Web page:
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It was painful yet poignant to see Mr. Jaswant Singh of the BJP burst into tears and fight back against the party that he has served for the better part of his political innings. On the one hand, it was clear that the new leadership of the BJP under Mr. Modi was “cleaning house,” slowly phasing out people they didn’t care for. It’s a sign that the new team lead by Modi is not averse to playing tough and decisive when required.   

With age not on his side, 77 year old Mr. Jaswant Singh could perhaps have chosen to take a back seat and have a younger candidate take his position. But alas, Indian politics does not work that way! The old never retire until they are pushed out or die. The young never get a chance until they are too old and filled with scars from accumulated baggage that renders them ineffective for the most part. Perhaps the most telling aspect of the Jaswant Singh saga was the manner in which the BJP gave the Barmar ticket to recent BJP convert from the Congress. It simply reeks of sheer desperation of a party going all out to cobble together the magic number of 272 seats.  

What the BJP is witnessing today is an intense power struggle of leaders in their 60s, led by Modi, outmaneuvering the veterans led by Advani who are well into their 70s and 80s. Meanwhile, the BJP is going all out to co-opt coalition partners. The politics of “thod-phod” is in full display all across the country. Old foe Ram Vilas Paswan is now on board the BJP train. The feuding Shiv Sena factions are on board too. Vijayakanth of the MDMK is in. Even Karunanidhi is being actively courted in case Jayalalitha has plans of her own. If rumors are to be believed, Anna was on a special mission to co-opt Mamta so he could play king-maker post-election. The otherwise well respected Jay Prakash Narayan of the Lok Satta seems to have thrown in the towel too and “compromised” to join the BJP gravy train.  

If you observe the BJP’s poll strategy, it is doing exactly what the Congress has been doing all along. Ensure victory in a few states and then get whoever comes along to make up the numbers - ideology, policies, views, track record - nothing matters. Between the Gandhi family and its sycophants on the one hand and the BJP and its feuding power hungry veterans on the other, the country has squandered 67+ precious years to make its mark in the world. At this stage, replacing a corrupt and failed Congress with a BJP that seems ready to “sell its soul” to gain power hardly seems like “change.”

But it doesn’t have to be this way. 

India’s 10 crore young, new voters have the power in their hands to change the course of history. It is their futures that are at stake. Our young people need to find jobs and find them soon. Mr. Ramadoorai, Chairman of the National Skill Development agency, recently pointed out in an article that India’s working-age population will rise by 12.5 crores over the coming decade, and by a further 10.3 crores over the following decade. He says we don’t have the jobs and if even we did, we don’t have the skilled workforce to fill those jobs.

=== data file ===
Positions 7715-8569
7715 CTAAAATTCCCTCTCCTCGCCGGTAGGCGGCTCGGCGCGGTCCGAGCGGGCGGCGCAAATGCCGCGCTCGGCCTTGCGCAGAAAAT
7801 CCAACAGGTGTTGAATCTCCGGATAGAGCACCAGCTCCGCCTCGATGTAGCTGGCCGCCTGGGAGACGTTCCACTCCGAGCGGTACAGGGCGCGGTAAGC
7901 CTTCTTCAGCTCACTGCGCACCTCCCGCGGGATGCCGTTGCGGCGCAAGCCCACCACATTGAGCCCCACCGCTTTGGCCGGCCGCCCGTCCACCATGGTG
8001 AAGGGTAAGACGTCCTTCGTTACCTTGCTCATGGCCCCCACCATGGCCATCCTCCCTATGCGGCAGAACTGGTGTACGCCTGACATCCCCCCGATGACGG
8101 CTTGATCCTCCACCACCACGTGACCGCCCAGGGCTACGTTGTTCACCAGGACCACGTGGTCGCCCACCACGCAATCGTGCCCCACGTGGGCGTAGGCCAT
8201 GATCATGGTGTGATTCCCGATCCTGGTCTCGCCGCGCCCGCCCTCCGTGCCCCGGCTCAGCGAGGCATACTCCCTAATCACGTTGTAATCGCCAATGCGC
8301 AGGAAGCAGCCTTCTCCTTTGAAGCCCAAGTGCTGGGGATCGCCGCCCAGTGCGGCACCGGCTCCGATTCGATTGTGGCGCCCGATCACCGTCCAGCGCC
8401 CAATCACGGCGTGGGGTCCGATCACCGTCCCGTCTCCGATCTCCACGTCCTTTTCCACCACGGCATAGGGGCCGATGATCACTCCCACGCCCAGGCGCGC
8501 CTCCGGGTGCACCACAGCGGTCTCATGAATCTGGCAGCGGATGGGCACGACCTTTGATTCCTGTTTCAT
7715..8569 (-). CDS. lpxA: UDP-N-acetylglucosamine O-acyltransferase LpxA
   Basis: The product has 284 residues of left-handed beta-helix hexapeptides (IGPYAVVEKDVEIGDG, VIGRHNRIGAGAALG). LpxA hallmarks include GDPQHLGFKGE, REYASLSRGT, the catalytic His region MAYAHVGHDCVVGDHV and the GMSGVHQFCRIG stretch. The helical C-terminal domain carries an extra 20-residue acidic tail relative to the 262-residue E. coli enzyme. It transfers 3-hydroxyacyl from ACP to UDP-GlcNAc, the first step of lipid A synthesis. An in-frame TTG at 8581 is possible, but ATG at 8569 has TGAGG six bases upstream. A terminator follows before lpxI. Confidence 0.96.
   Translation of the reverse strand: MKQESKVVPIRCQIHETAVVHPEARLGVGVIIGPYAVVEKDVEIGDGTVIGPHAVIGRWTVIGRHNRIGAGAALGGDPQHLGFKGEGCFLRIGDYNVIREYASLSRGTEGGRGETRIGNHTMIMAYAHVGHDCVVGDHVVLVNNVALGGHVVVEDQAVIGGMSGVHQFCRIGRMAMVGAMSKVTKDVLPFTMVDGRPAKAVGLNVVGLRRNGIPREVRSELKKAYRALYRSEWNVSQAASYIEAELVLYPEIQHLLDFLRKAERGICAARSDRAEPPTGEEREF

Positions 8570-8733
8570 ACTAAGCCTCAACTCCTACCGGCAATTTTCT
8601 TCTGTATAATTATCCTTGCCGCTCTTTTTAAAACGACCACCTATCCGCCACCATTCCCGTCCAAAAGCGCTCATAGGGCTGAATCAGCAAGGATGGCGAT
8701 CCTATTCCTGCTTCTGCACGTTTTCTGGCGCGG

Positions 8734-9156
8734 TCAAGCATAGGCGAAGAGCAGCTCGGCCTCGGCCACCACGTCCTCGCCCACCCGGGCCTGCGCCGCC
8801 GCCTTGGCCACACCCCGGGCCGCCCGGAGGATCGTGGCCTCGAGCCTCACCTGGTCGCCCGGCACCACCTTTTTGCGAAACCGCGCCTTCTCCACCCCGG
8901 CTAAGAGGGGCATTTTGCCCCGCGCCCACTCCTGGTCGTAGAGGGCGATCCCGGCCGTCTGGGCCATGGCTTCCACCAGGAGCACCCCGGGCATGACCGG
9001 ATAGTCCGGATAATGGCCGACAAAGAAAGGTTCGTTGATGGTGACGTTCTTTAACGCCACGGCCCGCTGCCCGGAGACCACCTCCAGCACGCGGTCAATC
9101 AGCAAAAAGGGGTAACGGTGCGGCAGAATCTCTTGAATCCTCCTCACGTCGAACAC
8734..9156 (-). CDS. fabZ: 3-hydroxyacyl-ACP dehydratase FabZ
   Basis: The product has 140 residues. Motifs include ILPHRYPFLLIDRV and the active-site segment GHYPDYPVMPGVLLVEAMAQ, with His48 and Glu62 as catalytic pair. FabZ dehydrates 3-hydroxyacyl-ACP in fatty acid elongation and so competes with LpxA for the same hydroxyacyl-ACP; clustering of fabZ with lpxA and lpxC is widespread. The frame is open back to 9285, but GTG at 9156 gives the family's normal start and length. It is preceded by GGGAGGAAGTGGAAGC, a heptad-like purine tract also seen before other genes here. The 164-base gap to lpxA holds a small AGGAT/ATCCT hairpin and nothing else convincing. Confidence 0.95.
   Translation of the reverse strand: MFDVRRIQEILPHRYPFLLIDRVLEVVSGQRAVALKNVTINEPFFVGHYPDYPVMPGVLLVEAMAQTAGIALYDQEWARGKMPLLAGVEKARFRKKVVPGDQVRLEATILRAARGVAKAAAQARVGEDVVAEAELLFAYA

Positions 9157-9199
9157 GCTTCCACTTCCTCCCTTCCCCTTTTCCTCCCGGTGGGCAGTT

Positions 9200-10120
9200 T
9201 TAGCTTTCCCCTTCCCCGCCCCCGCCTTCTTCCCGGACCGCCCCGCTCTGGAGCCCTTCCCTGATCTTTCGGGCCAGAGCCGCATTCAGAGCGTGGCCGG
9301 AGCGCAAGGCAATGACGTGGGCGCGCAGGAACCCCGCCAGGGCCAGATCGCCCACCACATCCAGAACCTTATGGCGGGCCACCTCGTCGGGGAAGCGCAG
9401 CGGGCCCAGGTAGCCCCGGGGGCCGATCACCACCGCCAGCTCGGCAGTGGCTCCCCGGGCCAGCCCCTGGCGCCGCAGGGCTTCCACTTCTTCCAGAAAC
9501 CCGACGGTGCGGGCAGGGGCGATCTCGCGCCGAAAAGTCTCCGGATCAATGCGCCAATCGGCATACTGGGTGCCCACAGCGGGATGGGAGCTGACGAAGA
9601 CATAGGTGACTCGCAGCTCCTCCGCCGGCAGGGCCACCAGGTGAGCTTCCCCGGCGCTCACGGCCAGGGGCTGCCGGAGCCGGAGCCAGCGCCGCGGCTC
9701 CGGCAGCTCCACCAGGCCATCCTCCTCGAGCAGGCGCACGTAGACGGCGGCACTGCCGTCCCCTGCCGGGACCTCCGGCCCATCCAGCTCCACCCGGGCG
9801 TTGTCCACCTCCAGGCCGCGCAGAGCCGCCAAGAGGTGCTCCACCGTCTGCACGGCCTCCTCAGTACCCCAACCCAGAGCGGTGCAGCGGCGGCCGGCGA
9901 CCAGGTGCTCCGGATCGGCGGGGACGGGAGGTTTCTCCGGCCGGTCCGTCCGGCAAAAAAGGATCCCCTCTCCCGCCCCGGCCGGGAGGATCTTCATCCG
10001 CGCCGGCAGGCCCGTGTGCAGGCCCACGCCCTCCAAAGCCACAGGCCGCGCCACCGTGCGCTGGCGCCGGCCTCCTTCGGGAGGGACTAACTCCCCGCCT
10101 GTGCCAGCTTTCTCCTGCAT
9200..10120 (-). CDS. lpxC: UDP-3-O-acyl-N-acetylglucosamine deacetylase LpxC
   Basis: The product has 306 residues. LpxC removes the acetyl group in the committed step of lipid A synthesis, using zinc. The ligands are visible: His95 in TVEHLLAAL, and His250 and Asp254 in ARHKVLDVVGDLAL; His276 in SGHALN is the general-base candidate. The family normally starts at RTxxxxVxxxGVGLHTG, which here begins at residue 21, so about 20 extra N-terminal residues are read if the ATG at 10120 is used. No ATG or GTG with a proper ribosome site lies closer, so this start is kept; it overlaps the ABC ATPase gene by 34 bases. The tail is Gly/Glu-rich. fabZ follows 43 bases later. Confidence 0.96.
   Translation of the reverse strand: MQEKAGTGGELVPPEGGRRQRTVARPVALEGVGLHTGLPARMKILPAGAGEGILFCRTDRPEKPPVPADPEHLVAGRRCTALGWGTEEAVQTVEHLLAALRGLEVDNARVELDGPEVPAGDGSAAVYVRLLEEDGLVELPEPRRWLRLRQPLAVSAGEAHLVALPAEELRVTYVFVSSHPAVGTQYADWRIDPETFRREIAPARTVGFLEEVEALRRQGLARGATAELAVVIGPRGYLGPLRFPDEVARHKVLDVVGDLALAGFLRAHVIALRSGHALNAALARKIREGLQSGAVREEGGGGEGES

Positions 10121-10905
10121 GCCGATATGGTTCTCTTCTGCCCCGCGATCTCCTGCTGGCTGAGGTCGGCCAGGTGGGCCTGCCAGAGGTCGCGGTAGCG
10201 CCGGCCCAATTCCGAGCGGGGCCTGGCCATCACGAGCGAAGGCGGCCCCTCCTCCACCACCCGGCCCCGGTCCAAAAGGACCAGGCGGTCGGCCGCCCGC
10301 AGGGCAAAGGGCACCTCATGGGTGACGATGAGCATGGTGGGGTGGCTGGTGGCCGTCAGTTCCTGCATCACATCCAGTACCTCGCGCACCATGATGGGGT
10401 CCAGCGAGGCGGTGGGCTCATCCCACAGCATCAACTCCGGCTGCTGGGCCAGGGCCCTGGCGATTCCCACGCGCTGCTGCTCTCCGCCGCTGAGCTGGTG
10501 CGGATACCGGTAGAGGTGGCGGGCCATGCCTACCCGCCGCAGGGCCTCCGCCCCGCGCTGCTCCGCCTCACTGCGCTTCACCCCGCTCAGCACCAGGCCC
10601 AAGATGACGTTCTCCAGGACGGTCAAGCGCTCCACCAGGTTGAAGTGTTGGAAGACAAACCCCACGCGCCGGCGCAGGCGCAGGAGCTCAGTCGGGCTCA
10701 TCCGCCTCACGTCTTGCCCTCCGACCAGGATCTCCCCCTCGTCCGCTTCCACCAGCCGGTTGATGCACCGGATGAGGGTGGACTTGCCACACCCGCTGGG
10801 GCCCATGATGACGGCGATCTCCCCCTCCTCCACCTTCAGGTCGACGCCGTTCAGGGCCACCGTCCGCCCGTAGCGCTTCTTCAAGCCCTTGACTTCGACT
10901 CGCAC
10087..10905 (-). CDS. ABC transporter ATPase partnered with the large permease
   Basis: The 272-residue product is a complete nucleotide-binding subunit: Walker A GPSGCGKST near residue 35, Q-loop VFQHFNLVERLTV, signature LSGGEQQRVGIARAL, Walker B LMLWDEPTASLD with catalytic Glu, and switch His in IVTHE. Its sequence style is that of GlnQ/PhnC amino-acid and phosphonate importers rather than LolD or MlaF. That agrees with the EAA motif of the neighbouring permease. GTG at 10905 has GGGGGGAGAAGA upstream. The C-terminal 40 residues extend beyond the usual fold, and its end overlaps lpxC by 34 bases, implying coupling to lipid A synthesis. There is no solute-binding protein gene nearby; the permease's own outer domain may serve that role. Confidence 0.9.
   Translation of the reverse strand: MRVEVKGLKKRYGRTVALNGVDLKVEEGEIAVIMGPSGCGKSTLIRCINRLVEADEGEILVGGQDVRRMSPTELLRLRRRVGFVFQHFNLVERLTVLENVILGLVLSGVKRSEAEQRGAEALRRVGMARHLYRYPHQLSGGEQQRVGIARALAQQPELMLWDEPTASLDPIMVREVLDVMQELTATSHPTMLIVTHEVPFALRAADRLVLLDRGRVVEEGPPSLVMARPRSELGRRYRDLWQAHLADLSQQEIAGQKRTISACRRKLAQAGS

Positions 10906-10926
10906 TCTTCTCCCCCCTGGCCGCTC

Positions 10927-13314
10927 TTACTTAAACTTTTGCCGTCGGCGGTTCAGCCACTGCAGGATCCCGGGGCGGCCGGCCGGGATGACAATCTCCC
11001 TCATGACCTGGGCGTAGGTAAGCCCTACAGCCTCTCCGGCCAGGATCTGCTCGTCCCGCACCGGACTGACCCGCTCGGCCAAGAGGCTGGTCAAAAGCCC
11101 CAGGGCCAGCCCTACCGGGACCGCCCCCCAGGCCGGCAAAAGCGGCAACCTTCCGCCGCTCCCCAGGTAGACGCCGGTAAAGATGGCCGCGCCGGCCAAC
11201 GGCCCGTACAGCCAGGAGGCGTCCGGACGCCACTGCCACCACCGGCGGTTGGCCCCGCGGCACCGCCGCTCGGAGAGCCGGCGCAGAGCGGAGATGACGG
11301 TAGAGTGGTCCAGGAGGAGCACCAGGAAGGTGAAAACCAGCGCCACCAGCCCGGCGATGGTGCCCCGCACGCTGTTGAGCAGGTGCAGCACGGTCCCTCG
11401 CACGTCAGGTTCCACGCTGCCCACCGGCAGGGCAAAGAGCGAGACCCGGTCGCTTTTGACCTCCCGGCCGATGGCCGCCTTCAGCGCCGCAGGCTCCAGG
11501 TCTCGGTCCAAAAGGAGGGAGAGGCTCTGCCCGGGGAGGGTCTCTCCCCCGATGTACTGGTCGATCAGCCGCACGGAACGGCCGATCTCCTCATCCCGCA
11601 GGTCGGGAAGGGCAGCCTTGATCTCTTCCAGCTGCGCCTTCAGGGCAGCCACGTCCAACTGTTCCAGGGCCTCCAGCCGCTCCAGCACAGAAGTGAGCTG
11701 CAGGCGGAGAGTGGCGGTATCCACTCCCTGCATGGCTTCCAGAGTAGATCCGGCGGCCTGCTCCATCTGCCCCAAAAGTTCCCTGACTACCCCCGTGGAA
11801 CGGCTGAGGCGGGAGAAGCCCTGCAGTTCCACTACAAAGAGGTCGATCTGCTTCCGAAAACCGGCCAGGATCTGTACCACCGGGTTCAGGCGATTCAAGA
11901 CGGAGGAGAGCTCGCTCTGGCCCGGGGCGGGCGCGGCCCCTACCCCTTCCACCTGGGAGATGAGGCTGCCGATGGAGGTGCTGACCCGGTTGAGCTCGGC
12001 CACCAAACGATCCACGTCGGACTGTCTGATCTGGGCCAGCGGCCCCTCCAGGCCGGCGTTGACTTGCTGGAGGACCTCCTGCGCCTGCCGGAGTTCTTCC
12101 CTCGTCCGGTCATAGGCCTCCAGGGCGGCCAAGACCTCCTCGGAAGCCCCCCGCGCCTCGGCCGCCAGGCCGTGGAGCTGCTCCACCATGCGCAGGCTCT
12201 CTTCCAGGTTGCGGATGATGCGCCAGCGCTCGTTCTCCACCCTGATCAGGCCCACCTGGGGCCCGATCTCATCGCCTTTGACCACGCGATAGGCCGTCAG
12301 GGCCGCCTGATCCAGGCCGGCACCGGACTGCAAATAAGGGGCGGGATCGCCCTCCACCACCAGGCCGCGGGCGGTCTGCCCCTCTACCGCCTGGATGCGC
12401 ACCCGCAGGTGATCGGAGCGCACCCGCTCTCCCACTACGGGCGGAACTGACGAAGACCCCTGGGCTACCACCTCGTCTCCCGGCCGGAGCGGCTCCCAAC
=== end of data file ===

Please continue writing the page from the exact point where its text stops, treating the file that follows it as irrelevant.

If you are young man or woman in this country, you have every reason to be worried. But you have a choice. You can sit back and remain a spectator in this election while our current political class mortgages your future. Alternately, you can join the political process and ensure that a new class of politics emerges, driven by leadership that is younger, visionary and more in tune with the pulse of the youth. 

First and foremost, begin by asking the tough questions. Would you want your leaders to be afraid to talk to the the media? Do you expect your leaders to give you straight answers, especially to critical issues? Have you spent the time to understand the issues that are at stake in this election? Are you going blindly by what the media says or are you doing your own research? Do you debate, discuss, argue with your friends and come to your own conclusions? Are you mobilizing your network of friends and family and getting them involved in the political process?

When Bill Clinton first became President of the US while still in his early forties, he said he wants a cabinet that looked like America and he went on to appoint a very diverse team of individuals. Likewise, it’s time our Indian parliament reflects our population and its demographic trends. Since the early 90s, the US has chosen relatively younger Presidents to run their country and it has served them well for the most part. 

India desperately needs a generational shift in its leadership sooner and faster than any country in the world. Only the youth of India can make this happen.


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